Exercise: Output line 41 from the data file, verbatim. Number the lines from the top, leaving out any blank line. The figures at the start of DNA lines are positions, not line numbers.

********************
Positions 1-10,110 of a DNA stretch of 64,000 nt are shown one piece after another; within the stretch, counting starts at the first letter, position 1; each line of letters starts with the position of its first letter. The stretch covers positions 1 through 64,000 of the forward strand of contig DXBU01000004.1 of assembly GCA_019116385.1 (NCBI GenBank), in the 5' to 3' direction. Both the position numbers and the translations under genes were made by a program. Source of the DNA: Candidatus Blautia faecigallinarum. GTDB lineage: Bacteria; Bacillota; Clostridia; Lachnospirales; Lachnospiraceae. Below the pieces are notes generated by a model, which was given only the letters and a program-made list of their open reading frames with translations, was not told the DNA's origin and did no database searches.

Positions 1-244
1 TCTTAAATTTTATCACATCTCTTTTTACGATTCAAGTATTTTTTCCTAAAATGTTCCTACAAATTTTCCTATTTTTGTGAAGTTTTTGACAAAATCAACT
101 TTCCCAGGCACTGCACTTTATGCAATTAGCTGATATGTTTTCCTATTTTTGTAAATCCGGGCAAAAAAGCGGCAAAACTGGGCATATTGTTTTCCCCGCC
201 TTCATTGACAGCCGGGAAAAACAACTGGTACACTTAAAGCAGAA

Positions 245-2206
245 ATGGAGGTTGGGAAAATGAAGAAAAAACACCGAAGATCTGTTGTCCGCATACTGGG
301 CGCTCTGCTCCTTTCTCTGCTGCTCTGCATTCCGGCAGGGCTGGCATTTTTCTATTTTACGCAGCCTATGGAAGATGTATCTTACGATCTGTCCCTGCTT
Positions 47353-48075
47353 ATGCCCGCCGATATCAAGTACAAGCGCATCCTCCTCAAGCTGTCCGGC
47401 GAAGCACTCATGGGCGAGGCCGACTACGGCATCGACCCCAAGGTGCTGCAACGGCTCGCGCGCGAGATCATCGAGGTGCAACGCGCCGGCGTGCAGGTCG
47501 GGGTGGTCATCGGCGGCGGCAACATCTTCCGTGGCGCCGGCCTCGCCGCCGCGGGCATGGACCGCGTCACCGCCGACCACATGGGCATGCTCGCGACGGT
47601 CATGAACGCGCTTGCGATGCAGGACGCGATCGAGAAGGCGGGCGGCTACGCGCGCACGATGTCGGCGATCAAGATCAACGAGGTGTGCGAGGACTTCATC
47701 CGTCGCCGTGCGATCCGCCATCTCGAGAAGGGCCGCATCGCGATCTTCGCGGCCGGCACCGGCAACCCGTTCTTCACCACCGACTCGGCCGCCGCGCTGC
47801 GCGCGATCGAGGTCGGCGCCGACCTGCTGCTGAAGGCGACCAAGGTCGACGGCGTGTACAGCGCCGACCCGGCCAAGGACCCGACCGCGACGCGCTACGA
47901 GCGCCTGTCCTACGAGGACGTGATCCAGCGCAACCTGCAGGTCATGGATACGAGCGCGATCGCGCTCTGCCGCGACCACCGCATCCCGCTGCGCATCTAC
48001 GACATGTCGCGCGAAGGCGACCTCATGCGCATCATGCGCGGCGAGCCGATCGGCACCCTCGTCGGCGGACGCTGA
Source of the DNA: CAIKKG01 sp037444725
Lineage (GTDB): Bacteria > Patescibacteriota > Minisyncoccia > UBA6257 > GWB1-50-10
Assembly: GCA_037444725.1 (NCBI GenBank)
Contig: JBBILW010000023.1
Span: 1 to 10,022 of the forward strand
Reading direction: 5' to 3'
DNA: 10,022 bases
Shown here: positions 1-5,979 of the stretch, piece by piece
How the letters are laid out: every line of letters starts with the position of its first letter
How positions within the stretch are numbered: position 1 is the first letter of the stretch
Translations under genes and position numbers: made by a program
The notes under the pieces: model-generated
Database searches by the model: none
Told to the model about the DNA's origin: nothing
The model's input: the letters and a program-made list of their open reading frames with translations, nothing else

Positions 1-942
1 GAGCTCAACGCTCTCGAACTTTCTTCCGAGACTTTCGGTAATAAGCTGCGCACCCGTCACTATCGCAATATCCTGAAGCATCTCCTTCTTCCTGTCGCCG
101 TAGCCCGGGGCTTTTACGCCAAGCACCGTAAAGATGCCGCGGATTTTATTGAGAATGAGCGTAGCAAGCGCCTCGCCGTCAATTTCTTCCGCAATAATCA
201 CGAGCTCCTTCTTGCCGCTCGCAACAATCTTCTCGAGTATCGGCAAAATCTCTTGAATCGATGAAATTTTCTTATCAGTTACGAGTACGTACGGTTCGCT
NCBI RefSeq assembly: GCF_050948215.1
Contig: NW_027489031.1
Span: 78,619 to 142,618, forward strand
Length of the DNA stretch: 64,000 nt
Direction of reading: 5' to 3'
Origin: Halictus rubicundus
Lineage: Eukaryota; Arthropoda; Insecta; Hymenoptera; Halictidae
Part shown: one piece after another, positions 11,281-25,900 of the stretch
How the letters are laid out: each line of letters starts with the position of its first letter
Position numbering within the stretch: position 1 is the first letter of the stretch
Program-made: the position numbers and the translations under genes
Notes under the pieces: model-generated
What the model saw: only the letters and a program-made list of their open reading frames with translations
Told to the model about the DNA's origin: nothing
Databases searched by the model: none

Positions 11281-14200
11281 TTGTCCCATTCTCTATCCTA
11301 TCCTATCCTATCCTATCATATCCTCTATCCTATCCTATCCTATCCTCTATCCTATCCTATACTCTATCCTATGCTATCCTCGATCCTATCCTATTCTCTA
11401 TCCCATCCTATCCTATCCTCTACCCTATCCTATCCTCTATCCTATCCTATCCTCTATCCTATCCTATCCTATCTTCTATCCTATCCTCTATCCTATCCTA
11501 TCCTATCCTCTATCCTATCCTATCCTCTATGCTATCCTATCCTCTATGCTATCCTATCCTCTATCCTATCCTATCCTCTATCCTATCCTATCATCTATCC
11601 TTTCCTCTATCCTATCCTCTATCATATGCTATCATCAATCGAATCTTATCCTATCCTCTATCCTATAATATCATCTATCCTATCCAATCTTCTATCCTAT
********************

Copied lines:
Direction of reading: 5' to 3'